By Ilene Strizver
Selecting a typeface (or typefaces) for a design project is one of the most important – and challenging – aspects of any job. In today’s digital world of over 100,000 fonts, this task can be a daunting, if not overwhelming undertaking that requires time, patience and perseverance.
Before you even begin searching through your font library, or those of the numerous foundries and font retailers, it is essential to know enough about the job at hand in order to narrow down the endless possibilities. If you don’t know where you are going, typographically speaking, you’ll never get there.
Begin by familiarizing yourself with the needs and goals of the project, and treat them as a roadmap to your intended typographic destination. Here are some important factors to consider before you begin your search:
Design Goals and Demographics
The first and foremost step in selecting a typeface is to understand the needs and goals of the client, as well as the intended audience. To focus your design goals and subsequently the most appropriate typefaces to use, start by identifying the age, attention span and demographics of your audience.
Different typefaces attract different audiences, both subliminally and overtly. Children are drawn to easy-to-read, childlike fonts; seniors to larger settings of typefaces with clarity and legibility; teens to edgier, more expressive designs. After you consider your audience, ask yourself how much reading you are asking them to do and what information you are expecting them to walk away with. Once you identify your design objective, your typeface choices will narrow considerably.
Do you need a font for running body copy, a headline, or both? Perhaps for very small text for captions, labels or credits? Or do you need it for large signage and wayfinding, trade show booths, or even a billboard? All of these usages require fonts either intended for, or useable for these sizes.
In some cases, you might want a font family to be used for both text and display. While the foundry might give you guidelines on what size range a particular typeface family is intended for, it is always wise to see for yourself how it looks from the smallest to the largest of intended size range by doing your own testing.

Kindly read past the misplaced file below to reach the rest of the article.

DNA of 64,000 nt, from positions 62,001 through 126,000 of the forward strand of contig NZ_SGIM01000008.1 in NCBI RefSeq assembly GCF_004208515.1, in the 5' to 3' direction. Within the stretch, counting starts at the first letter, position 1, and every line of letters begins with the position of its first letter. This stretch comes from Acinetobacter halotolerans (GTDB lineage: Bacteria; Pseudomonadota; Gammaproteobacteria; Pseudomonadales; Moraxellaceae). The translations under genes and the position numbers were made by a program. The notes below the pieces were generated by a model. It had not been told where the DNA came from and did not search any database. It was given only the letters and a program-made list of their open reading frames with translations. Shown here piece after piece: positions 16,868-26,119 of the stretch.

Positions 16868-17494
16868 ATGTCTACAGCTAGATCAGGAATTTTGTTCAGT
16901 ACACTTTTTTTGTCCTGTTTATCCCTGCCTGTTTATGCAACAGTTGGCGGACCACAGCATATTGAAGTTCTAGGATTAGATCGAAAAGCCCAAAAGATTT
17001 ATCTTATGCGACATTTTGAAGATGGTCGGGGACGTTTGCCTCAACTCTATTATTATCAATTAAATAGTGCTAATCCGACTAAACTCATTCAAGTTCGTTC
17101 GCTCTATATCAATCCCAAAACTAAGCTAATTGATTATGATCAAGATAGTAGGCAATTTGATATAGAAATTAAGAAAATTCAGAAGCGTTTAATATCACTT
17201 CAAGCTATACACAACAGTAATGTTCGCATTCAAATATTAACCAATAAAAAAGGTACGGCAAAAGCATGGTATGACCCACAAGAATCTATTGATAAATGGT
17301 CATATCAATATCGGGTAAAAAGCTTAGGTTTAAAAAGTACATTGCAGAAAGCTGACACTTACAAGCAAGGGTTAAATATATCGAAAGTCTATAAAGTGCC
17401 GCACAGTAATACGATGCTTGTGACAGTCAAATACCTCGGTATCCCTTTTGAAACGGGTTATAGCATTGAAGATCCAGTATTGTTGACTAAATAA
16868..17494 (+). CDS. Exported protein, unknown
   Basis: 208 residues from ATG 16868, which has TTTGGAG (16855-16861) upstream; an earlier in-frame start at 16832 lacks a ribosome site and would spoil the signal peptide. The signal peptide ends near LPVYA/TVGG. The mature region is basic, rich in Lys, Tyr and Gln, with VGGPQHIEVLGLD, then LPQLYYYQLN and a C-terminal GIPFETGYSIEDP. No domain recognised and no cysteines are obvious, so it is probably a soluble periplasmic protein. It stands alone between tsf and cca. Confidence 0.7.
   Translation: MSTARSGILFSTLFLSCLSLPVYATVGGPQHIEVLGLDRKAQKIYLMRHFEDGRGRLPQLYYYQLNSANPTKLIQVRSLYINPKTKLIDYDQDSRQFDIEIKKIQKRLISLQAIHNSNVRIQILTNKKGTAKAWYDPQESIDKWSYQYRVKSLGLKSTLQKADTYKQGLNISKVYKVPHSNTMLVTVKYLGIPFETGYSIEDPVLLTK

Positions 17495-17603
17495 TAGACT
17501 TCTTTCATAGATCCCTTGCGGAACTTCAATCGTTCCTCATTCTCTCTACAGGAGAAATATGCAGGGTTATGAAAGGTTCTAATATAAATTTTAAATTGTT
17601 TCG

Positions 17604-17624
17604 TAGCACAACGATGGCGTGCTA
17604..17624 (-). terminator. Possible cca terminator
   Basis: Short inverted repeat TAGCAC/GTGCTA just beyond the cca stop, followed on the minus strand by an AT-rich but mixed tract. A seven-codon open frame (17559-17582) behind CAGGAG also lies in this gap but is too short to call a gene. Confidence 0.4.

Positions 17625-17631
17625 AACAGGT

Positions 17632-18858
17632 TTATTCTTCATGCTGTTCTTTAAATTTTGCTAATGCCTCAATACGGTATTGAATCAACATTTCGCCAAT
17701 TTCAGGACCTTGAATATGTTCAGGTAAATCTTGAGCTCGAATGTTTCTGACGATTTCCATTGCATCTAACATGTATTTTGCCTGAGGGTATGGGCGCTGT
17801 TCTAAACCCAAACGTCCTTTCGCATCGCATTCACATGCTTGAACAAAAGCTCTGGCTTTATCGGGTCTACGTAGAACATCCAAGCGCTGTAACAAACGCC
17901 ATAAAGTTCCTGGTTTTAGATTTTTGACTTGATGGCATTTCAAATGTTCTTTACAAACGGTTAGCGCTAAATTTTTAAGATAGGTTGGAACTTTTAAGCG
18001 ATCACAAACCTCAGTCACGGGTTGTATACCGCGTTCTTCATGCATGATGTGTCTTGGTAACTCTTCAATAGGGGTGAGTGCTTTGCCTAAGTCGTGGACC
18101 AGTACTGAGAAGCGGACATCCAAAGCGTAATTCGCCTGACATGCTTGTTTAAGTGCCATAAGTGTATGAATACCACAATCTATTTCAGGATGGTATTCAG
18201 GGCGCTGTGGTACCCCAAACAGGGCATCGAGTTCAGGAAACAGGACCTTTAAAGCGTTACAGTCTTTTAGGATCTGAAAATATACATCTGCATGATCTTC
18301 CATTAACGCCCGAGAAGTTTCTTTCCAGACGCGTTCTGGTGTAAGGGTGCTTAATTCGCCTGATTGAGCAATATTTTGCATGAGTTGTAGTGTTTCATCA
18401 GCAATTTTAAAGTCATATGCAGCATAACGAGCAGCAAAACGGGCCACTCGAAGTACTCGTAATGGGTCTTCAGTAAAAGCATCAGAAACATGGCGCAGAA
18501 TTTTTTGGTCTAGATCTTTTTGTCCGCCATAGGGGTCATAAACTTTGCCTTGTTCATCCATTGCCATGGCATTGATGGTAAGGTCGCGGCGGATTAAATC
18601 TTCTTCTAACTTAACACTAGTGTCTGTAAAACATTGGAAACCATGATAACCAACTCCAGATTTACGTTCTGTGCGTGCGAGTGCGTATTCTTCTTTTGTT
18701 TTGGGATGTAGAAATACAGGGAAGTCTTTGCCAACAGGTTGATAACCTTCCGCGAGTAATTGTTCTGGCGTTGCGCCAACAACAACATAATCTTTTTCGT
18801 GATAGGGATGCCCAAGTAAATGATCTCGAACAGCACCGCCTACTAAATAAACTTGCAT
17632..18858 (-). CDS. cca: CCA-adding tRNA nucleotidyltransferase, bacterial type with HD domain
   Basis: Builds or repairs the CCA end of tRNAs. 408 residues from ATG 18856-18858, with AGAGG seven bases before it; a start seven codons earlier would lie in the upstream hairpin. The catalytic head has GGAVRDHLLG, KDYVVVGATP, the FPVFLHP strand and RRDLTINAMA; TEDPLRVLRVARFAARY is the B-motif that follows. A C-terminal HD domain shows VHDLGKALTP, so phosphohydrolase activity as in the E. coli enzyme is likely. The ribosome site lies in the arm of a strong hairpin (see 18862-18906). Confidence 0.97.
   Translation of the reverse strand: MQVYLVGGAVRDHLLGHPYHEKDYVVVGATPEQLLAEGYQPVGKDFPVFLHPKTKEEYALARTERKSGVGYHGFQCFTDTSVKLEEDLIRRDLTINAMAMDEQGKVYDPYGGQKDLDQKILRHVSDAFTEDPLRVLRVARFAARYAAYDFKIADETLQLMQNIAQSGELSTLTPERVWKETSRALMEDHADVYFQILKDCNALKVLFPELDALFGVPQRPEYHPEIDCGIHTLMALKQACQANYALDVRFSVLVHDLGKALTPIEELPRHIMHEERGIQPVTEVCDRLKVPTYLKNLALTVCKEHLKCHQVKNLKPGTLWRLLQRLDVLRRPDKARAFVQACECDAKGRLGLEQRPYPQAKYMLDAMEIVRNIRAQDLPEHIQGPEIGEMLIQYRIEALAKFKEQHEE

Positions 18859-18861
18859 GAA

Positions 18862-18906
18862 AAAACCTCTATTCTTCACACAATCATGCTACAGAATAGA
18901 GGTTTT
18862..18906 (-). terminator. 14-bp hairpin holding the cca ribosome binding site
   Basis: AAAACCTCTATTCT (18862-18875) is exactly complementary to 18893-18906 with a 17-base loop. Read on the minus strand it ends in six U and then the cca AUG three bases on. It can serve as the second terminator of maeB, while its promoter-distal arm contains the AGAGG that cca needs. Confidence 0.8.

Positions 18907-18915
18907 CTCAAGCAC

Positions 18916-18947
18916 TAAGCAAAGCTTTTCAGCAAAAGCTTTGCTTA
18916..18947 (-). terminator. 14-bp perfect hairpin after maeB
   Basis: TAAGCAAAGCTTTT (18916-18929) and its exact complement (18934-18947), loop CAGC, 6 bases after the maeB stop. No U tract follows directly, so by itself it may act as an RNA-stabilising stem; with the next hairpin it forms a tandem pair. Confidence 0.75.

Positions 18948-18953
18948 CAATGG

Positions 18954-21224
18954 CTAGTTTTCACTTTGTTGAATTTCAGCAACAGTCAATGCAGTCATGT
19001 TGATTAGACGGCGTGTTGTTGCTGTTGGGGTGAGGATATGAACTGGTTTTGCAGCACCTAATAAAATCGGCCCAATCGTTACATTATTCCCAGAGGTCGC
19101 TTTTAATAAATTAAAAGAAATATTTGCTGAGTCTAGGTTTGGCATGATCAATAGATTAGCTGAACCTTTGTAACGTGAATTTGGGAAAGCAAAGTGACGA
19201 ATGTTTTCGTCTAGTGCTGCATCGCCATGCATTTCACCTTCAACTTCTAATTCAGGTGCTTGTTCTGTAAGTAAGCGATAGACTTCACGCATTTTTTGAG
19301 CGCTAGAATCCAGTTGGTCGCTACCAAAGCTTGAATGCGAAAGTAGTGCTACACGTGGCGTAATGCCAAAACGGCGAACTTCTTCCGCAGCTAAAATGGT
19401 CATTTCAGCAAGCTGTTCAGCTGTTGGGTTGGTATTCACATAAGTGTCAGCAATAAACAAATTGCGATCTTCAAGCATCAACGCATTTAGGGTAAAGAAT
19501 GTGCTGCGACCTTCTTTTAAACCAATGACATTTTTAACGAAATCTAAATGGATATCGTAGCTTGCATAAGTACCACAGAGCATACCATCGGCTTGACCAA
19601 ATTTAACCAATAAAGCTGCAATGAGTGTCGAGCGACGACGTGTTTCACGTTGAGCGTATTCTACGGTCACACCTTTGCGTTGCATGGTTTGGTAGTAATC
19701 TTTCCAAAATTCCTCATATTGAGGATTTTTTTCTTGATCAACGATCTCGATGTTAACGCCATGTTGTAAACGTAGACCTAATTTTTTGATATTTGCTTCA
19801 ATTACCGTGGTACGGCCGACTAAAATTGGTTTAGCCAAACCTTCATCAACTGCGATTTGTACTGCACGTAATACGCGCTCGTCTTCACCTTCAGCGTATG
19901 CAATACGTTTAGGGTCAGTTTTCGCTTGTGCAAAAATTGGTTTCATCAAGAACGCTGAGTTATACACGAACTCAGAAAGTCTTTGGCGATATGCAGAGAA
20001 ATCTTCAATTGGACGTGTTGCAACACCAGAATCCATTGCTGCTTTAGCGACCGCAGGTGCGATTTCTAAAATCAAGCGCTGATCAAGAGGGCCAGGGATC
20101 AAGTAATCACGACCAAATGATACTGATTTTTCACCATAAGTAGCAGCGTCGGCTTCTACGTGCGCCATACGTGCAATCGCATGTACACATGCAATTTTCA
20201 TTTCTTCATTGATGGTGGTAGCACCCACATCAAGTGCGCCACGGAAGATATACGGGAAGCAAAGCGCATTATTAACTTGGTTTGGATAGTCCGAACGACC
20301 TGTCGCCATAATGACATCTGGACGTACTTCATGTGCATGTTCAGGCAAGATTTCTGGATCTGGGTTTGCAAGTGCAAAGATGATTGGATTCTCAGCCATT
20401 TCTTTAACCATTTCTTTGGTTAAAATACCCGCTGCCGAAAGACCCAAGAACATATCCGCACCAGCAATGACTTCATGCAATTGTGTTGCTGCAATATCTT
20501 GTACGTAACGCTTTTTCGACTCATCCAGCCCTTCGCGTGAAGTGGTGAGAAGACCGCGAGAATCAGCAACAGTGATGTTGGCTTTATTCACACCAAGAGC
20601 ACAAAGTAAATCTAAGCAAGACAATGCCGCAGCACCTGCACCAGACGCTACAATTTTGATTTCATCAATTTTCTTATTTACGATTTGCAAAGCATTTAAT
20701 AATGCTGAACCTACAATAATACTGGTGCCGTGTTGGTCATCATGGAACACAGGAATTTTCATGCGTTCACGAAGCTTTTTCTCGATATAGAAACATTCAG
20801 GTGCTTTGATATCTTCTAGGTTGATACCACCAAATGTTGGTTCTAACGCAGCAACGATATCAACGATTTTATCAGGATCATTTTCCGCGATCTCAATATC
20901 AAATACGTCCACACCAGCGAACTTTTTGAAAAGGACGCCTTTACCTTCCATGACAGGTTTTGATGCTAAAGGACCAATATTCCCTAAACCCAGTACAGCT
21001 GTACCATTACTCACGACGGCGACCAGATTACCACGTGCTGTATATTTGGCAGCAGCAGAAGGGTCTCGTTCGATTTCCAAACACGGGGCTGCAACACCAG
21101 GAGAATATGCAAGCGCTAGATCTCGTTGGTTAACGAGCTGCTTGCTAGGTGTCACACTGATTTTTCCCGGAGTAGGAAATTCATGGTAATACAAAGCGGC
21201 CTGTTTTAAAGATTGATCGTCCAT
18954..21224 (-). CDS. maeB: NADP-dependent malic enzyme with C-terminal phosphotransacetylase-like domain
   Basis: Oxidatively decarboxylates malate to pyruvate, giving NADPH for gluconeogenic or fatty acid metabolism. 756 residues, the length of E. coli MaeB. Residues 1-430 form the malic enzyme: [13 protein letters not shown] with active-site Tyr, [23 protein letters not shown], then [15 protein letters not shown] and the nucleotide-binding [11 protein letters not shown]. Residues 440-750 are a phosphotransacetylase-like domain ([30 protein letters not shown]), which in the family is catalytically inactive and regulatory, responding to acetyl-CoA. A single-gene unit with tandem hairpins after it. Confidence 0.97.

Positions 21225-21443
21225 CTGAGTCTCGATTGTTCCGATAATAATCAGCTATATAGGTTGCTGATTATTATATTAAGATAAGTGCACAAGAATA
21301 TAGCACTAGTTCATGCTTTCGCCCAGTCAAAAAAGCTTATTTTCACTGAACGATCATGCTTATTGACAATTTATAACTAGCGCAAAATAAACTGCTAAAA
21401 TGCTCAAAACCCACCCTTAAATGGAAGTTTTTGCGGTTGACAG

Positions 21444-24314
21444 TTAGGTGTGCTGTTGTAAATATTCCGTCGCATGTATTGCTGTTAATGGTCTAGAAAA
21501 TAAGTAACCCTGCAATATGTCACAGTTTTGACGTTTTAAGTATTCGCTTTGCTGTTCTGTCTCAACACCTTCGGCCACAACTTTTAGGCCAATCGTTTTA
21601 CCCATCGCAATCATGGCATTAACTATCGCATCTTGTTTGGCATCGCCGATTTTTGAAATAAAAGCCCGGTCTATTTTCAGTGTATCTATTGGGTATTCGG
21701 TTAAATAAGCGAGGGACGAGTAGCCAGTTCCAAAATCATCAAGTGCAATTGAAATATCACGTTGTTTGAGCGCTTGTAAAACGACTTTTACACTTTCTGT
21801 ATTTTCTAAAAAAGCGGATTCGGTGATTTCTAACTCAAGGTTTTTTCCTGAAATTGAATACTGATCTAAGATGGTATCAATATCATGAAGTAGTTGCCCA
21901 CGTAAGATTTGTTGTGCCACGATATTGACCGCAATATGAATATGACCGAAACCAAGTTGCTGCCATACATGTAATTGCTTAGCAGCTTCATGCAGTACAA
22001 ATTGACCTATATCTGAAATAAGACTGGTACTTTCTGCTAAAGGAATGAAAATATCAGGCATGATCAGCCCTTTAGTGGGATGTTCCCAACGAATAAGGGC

While some fonts can be adapted to a broad range of sizes with the help of a bit of tracking or kerning, others will either become hard to read, or loose the defining characteristics they were initially chosen for.
Legibility refers to the ease with which a typeface can be read; it relates to design characteristics including its x-height, character shapes, stroke contrast, the size of its counters, serifs or lack thereof, and weight – all of which relate to the ability to distinguish one letter from another.
Not all typefaces are designed with legibility as a priority. This is more of a consideration for text designs where a high degree of legibility is necessary to holding the reader’s attention for the duration of the copy. On the other hand, display designs are generally used for fewer words in larger settings where the objective is to be instantly noticeable and to convey a mood or a feeling, so legibility might not be as important. For this reason, it is important to know at the onset of a project how important legibility is for each font and usage, and proceed accordingly.